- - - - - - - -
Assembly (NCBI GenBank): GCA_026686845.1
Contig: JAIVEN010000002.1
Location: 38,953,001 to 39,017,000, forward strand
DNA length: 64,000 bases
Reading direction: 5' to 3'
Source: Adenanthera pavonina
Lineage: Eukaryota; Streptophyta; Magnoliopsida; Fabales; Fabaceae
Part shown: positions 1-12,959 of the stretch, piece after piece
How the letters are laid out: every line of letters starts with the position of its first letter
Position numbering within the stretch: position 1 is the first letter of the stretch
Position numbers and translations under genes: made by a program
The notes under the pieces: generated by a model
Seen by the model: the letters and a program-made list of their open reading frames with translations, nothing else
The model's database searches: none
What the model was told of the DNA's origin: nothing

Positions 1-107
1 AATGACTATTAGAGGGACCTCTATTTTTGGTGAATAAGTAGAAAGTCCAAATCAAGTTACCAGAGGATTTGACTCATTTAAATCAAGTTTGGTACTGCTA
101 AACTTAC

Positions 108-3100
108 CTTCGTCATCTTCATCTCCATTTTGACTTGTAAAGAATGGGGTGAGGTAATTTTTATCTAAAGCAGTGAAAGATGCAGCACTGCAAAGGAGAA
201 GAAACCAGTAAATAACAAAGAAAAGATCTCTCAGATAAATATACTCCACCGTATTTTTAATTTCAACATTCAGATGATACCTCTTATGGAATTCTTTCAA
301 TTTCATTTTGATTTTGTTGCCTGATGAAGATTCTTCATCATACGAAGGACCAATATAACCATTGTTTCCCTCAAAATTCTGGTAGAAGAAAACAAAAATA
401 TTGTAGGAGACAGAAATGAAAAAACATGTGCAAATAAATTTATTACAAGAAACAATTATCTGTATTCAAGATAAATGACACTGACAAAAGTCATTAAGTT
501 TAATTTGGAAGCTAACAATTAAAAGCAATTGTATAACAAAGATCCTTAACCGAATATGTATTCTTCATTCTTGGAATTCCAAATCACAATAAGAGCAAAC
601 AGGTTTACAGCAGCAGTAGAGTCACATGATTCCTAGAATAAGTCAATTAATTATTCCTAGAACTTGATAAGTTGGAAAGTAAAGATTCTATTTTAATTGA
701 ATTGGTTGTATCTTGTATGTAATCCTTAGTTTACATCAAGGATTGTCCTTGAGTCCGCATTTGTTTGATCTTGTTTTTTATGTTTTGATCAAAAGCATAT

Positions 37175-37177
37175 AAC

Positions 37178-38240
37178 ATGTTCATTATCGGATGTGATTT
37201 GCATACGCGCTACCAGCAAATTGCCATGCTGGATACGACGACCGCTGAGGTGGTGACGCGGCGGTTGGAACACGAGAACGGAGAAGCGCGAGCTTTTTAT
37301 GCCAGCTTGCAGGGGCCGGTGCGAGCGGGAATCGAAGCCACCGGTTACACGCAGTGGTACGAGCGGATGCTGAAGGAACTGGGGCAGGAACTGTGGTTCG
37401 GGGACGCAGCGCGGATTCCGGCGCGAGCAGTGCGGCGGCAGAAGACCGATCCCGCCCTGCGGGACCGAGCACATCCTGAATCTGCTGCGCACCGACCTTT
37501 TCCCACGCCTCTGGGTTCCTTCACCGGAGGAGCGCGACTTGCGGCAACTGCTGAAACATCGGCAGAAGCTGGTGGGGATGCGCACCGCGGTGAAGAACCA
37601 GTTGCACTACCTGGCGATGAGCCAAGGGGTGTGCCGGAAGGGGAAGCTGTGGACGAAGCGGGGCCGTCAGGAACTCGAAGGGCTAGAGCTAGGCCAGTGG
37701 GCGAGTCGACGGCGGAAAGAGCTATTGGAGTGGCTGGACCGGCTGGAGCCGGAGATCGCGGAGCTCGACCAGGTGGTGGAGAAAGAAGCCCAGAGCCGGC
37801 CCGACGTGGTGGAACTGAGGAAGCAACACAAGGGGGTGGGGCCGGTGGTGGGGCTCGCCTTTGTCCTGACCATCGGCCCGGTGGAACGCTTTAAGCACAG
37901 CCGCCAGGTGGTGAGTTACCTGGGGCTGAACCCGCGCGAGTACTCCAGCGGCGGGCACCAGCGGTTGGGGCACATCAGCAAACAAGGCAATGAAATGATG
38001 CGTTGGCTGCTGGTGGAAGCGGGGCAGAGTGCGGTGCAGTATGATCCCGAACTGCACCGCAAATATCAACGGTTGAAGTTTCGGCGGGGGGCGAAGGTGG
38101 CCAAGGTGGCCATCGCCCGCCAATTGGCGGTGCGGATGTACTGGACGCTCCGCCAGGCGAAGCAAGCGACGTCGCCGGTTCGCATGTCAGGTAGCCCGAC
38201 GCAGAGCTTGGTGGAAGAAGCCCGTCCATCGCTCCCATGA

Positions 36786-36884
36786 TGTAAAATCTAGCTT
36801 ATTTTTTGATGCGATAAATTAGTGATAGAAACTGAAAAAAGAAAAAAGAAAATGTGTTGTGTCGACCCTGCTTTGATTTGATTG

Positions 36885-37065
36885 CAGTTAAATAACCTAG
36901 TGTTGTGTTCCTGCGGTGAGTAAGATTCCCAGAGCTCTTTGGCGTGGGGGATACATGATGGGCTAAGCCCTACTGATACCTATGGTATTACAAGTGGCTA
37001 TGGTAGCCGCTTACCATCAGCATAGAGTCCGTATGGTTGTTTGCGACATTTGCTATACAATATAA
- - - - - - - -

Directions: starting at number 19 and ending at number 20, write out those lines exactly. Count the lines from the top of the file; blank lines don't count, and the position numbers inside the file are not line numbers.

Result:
Positions 108-3100
108 CTTCGTCATCTTCATCTCCATTTTGACTTGTAAAGAATGGGGTGAGGTAATTTTTATCTAAAGCAGTGAAAGATGCAGCACTGCAAAGGAGAA